Citation, DOI, disclosures and article data
At the time the article was created Candace Makeda Moore had no recorded disclosures.View Candace Makeda Moore's current disclosures
At the time the article was last revised Daniel J Bell had no recorded disclosures.View Daniel J Bell's current disclosures
The attack rate, also known as the incidence proportion, is an epidemiological term for a proportion that shows the number of new cases of a disease that develop over a specified time period from a specified population present at the beginning of an outbreak of disease.
For an infectious disease, the secondary attack rate relates to the cases of the disease in contacts with those infected. The secondary attack rate is related to R0, the basic reproductive number, but is not the same. There are complex functions that can predict an attack rate from the R0 of a disease in some cases, however there is not an entirely predictable mathematical relationship 3. In diseases that are seasonal, e.g. influenza, seasonal attack rates may differ by time of year. Some specific types of food poisonings do seem to follow a seasonal pattern in not only incidence but may also have a variable attack rate 2.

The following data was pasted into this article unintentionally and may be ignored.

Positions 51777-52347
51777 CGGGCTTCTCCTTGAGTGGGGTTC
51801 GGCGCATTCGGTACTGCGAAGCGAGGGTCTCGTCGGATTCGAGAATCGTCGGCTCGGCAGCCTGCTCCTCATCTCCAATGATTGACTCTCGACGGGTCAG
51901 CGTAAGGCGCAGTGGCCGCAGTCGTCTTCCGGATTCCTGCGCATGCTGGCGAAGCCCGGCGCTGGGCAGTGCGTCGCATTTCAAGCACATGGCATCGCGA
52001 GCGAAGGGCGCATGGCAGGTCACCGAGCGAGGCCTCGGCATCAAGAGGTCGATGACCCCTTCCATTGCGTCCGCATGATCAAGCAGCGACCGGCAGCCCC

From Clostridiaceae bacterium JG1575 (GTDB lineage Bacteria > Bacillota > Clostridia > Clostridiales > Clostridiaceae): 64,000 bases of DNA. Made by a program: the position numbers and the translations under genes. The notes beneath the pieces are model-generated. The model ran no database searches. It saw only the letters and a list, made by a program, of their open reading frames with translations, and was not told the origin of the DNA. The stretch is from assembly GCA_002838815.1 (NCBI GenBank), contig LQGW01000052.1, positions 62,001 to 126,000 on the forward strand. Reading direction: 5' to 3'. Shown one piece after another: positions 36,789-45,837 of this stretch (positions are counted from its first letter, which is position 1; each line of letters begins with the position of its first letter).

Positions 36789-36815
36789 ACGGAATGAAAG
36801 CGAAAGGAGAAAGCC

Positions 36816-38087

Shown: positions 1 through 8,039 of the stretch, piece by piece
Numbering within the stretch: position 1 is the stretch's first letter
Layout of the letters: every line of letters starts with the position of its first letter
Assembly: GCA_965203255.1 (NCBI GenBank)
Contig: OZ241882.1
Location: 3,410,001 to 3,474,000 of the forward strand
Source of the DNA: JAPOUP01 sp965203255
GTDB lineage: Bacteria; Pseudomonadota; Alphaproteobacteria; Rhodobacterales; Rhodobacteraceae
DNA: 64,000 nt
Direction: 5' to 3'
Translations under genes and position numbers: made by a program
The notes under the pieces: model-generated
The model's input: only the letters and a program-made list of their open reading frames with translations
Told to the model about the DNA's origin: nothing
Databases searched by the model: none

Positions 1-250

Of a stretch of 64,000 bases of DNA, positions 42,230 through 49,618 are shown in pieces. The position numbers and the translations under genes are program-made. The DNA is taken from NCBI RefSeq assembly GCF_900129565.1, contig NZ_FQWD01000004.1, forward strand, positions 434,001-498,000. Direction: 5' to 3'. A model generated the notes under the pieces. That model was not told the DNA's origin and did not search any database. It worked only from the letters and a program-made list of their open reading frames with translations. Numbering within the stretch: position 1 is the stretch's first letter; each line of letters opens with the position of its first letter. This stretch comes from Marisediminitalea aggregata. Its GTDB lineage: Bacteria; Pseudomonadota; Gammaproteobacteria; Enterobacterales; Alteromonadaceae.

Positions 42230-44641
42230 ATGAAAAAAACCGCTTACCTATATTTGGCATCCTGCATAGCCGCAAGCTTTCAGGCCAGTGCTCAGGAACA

NB: Infants born with a disease would be included in the numerator of the attack rate for it, but not the denominator.
- 1. Katriel G, Stone L. Attack rates of seasonal epidemics. (2012) Mathematical biosciences. 235 (1): 56-65. doi:10.1016/j.mbs.2011.10.007 - Pubmed
- 2. Attack Rate in Food Poisoning: Order in Chaos. (2020) Japanese Journal of Infectious Diseases. 68 (5): 394. doi:10.7883/yoken.JJID.2014.374 - Pubmed
- 3. Benjamin Ridenhour, Jessica M. Kowalik, David K. Shay. Unraveling R0: Considerations for Public Health Applications. (2014) American journal of public health. 104 (2): e32-41. doi:10.2105/AJPH.2013.301704 - Pubmed